Tyndall generated €9.5m in funding and created 35 new jobs in 2014

8 Jul 2015

Electronics research group Tyndall generated €9.5m in funding in 2014 and created 35 jobs. It has opened an office at Dublin's Digital Hub. Pictured: Eoin O' Driscoll, Chairman Tyndall National Institute; Ultan O' Raghallaigh, Commercial Director Tyndall National Institute, Kieran Drain, CEO, Tyndall National Institute; Damien English TD, Minister for Skills, Research and Innovation; and Gerry Macken, CEO The Digital Hub. Picture: Conor McCabe Photography

Cork’s Tyndall National Institute generated €9.5m in funding in 2014 – including €7m from retained projects and €2.5m for Irish research partners – and generated 35 jobs out of the EU’s Horizon 2020 strategy.

In its annual report, Tyndall said it achieved an 18pc success rate in year one of the Horizon 2020 calls – which exceeds both the national average of 16pc and the EU average of 14.5pc.

2014 saw Tyndall establish new business development structures and expand the commercial team in order to deliver on its ambitious long-term commercial goals and quadruple the amount of revenue generated through industry partnerships.

“This has been a highly productive year for Tyndall,” said CEO Kieran Drain.

“If you look at our ability to secure and retain EU funding; our growing competencies in health, food and the environment sectors and our more focused commercial programme, you can see significant progress being made as we implement our strategic plan.”

New commercial and strategic direction for Tyndall

Led by Ultan O’Raghallaigh, who assumes the newly created role of commercial director, the Institute will specifically target the creation of Tyndall-based spinouts and the licensing of Tyndall technologies to Irish SMEs and major global industry partners.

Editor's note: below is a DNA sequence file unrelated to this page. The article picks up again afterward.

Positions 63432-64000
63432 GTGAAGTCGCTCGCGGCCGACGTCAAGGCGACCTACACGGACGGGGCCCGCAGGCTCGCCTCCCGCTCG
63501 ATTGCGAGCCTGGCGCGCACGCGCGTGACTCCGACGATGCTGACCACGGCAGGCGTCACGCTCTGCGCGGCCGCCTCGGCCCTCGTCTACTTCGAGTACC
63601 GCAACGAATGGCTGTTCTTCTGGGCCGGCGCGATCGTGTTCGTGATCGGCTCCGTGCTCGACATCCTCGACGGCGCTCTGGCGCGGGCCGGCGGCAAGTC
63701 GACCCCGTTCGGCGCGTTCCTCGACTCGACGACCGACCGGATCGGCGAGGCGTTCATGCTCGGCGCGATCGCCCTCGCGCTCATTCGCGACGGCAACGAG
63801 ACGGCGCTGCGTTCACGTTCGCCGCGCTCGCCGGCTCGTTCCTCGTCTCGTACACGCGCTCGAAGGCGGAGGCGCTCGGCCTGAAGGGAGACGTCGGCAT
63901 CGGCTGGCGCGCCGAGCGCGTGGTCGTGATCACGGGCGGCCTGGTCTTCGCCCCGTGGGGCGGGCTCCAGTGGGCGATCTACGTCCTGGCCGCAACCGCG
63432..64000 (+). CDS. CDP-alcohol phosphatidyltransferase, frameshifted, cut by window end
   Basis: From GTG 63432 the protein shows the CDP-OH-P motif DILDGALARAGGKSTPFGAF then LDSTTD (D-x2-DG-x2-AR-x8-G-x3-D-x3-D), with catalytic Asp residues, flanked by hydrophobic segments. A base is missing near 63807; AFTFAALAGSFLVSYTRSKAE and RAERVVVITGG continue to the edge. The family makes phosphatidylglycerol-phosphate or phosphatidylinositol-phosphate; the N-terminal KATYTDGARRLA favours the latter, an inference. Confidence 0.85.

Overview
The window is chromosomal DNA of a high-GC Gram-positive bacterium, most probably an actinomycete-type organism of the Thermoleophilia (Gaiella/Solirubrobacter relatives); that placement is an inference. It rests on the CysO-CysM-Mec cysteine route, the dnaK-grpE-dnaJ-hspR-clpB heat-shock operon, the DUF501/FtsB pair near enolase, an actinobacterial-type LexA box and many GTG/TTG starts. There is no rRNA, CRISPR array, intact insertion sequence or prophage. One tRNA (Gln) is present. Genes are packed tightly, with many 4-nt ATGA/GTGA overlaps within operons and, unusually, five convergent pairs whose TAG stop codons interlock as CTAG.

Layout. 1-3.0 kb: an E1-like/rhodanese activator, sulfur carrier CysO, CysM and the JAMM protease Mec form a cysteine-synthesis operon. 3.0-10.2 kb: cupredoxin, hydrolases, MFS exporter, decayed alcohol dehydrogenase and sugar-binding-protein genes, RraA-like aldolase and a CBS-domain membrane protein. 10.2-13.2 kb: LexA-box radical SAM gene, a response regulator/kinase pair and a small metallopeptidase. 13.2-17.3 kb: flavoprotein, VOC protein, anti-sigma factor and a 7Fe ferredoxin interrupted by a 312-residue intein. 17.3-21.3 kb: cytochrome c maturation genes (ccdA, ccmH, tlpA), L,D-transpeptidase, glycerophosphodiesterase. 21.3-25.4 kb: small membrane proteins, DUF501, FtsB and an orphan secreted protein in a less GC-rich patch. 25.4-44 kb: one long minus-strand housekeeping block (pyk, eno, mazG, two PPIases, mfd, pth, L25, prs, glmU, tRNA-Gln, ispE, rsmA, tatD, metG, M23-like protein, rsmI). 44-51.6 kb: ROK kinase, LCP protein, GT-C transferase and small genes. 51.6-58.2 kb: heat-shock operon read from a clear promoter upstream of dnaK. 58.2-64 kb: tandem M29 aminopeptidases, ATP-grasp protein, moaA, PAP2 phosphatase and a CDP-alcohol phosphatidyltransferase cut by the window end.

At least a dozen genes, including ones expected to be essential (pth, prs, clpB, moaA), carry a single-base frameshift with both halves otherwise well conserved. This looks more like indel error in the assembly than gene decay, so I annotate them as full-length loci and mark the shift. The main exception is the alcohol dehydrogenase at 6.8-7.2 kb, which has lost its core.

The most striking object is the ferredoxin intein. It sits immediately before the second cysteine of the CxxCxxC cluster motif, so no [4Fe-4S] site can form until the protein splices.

This new commercial strategy will build on the institute’s prior record of success. In 2014, Tyndall enjoyed a high level of industry engagement, working with 63 companies located in Ireland, including Intel, Lake Region Medical, Boston Scientific, Stryker and X-Celeprint, and 34 overseas  companies.

The Tyndall National Institute has also established a new office at The Digital Hub in Dublin, which will play a key role in helping Tyndall achieve its commercial and strategic goals.

“Tyndall’s establishment of new business development structures and focus on commercialisation, together with the creation of Tyndall-based spinouts and licensing of technologies to Irish SMEs and major global industry partners, fully reflects the Government’s strategic priorities in this area,” said Minister for Skills, Research and Innovation, Damien English TD.

John Kennedy is a journalist who served as editor of Silicon Republic for 17 years